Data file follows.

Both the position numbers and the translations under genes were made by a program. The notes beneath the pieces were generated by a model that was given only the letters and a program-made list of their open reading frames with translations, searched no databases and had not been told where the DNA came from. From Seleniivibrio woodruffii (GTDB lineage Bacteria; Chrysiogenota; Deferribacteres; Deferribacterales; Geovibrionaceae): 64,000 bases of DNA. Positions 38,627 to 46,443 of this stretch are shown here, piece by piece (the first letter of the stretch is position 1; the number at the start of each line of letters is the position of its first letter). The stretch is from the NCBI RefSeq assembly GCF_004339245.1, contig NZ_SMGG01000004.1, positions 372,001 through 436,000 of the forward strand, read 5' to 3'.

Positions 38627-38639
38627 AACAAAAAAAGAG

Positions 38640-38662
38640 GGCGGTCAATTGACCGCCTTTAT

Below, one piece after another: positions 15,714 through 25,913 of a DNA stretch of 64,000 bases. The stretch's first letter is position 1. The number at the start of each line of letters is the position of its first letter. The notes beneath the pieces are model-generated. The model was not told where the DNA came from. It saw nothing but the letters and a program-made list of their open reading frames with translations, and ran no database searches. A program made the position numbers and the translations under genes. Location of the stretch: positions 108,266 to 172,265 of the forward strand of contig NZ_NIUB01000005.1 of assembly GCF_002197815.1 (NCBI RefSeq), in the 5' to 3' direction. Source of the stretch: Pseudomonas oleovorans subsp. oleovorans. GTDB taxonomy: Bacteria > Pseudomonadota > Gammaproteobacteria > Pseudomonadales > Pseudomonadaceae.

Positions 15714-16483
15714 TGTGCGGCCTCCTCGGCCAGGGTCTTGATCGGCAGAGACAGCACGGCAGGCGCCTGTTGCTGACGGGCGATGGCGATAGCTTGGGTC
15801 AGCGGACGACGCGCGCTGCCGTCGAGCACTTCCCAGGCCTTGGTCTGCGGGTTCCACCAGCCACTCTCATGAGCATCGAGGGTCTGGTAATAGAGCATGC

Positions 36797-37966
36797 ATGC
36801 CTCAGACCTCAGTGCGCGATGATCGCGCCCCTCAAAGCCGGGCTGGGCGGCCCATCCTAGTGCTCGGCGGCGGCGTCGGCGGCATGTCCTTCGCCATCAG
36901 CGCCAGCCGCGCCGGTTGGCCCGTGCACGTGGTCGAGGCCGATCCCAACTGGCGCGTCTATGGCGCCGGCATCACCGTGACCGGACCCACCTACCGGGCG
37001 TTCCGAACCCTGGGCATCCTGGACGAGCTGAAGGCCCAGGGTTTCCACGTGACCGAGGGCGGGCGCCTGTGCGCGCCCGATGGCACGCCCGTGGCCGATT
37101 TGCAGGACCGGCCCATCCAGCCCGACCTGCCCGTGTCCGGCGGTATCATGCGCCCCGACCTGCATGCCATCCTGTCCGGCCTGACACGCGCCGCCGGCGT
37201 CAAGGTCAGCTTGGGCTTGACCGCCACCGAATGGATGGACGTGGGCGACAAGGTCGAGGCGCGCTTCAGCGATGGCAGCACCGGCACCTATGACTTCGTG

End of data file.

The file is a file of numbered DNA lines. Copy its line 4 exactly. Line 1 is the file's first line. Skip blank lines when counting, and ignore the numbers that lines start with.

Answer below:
Positions 38640-38662